Ki Aikido practices without atemi (strikes). I've always thought that was done because of Koichi Tohei, the founder of the Ki Society and former Chief Instructor for O Sensei.
While reading an article about Bernie Lau
by Joseph Svinth, I came across the following:
Lau's interest in karate was sparked by two separate incidents in which properly applied aikido joint locks failed to subdue the people he was trying to arrest. "I tried traditional aikido techniques," he says, "and they simply pulled out of them. We're talking big guys who knew how to street fight." He himself did not get hurt as a result, but both suspects and a partner did. This bothered him. "I felt that if I could have better controlled the situation, then things might have turned out differently." When he mentioned the problem to Sadao Yoshioka, a former aikido instructor from Honolulu, Yoshioka replied that strikes could provide openings for locking techniques that were otherwise impossible to obtain. "But there are no strikes in aikido," protested Lau. "True," replied Yoshioka, "but that is because Ueshiba was working on spiritual development rather than fighting, and [color="red"]so he took them out.[/color] Look at old photos and you'll see what I mean."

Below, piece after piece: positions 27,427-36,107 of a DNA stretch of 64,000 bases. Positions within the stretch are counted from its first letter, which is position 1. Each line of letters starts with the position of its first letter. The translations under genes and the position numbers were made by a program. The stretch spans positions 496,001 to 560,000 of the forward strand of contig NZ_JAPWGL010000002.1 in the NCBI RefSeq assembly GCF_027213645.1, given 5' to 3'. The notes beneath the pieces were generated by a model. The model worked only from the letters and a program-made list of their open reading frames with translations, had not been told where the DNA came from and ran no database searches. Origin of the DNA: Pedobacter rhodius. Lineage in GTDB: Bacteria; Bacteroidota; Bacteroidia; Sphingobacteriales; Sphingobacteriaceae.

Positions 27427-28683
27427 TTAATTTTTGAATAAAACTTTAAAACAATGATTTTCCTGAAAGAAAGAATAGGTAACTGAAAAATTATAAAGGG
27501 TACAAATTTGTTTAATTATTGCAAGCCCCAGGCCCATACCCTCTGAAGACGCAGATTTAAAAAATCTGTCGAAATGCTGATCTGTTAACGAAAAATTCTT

Does that mean atemi was taken out originally by O Sensei and reinstated later by Aikikai? I have film footage of O Sensei before his death. I never noticed it before, but he never did atemi in them.
Of course, I know that O Sensei did practice atemi, at least earlier in his career. But does anyone have something to refute this quote that it was Morihei Ueshiba rather than Koichi Tohei, who took atemi out of aikido?